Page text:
I did not take a picture of the frog-man in H-E-double-hockey-sticks because I don't need my phone getting possessed.

Ah well! It's nice to have hobbies! The way I see it, most Medieval people were stressed out to the point of derangement but also often quite talented. This is also how I describe myself in job interviews.

After a bit more chit-chat, I asked my friend, the Hannibal Hunter, if he was going to be okay staying up by himself because I had to get back to my friends; we were on a scavenger hunt for locations from The Lizzie McGuire Movie and we had a very full itinerary. I bid him good night and went off in search of some fava beans.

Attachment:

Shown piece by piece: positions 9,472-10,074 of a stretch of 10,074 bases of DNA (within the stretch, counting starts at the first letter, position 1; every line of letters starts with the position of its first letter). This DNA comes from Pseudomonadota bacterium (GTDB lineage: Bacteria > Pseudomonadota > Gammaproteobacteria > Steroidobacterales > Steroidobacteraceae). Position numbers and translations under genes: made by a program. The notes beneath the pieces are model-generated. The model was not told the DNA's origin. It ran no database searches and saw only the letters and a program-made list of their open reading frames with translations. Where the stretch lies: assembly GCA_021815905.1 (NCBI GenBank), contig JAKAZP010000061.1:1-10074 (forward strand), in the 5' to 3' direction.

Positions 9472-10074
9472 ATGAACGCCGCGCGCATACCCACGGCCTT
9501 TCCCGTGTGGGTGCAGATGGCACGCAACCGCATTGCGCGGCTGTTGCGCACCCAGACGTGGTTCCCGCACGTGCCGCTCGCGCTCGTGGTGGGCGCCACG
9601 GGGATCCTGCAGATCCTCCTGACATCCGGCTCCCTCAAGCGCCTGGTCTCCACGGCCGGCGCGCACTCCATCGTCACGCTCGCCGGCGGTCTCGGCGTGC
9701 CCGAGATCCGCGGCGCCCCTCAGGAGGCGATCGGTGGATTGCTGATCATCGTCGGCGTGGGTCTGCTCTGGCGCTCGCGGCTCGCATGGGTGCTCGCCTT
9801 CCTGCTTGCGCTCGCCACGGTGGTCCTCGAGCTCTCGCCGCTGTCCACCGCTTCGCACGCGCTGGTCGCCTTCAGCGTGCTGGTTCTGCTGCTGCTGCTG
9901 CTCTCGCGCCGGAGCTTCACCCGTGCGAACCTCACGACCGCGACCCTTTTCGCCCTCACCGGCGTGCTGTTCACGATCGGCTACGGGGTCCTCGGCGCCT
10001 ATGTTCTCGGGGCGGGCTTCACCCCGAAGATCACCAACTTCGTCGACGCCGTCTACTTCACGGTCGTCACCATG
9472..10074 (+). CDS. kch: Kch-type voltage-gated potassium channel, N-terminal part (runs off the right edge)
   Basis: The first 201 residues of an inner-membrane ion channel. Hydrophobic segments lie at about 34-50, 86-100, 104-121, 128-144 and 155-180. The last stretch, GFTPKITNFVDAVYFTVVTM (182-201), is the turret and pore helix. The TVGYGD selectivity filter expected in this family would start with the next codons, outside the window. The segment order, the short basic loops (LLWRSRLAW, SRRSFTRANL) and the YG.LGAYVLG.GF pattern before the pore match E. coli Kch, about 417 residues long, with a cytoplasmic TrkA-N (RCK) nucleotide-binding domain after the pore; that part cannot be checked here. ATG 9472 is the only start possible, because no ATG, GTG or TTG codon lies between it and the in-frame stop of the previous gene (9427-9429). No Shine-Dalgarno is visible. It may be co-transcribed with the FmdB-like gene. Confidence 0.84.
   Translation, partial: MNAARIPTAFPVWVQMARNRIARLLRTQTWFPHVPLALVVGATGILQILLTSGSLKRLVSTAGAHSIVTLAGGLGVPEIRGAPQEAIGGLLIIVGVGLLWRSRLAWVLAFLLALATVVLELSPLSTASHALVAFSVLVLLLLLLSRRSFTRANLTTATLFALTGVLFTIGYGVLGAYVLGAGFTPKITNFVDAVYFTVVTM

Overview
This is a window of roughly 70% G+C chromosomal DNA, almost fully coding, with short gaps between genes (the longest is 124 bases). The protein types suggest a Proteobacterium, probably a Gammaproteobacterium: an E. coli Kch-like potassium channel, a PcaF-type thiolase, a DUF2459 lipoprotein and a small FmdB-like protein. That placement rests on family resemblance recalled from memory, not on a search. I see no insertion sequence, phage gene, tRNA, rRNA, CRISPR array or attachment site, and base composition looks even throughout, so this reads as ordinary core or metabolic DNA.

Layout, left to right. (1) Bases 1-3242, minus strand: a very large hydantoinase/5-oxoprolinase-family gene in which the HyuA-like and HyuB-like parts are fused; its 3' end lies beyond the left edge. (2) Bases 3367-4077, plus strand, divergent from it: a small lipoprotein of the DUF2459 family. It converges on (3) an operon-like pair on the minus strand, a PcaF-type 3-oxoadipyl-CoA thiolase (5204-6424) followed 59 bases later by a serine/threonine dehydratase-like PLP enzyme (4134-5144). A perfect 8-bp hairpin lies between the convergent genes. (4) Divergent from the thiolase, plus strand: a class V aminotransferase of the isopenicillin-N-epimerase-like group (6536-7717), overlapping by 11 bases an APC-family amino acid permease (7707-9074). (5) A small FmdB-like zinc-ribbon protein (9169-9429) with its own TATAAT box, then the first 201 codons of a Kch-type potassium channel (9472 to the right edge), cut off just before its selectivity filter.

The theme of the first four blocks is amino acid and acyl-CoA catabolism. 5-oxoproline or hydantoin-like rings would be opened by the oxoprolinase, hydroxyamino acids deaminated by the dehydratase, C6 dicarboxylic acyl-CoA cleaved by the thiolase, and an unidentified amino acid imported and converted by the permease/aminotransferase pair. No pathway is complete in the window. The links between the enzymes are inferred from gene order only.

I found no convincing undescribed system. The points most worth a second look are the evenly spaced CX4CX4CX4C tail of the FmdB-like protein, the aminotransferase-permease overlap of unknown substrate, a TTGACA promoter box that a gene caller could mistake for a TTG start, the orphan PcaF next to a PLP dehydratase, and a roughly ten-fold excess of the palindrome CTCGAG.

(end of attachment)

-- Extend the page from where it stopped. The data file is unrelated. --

Oh wait, I do have a hobby!

And that hobby is redoing my website randomly. I reorganized the page dedicated to my plays and added a bunch of gorgeous photos from most of the productions! Give it a click and also send it to the Artistic Director of your favorite local theater.

Let's hang out!

On April 2nd, I'm hosting The Moth StorySlam in Philadelphia. The theme is Green. Tickets here.

On April 13th I'll be at the San Antonio Book Festival!

On May 2nd, my play An Army of Lovers begins performances at Azuka Theater in Philly. It's about a lot of things but I'm pitching it as "if Audre Lorde crash-landed into Succession." Tickets reservations are free (pay-what-you-wish after the performance). Some performances will sell out, so grab your tickets early here.

On May 11th I'll be at Books in Bloom in Columbia, MD! More info here!

Hmmmmmmmm.... okayyyyyy...,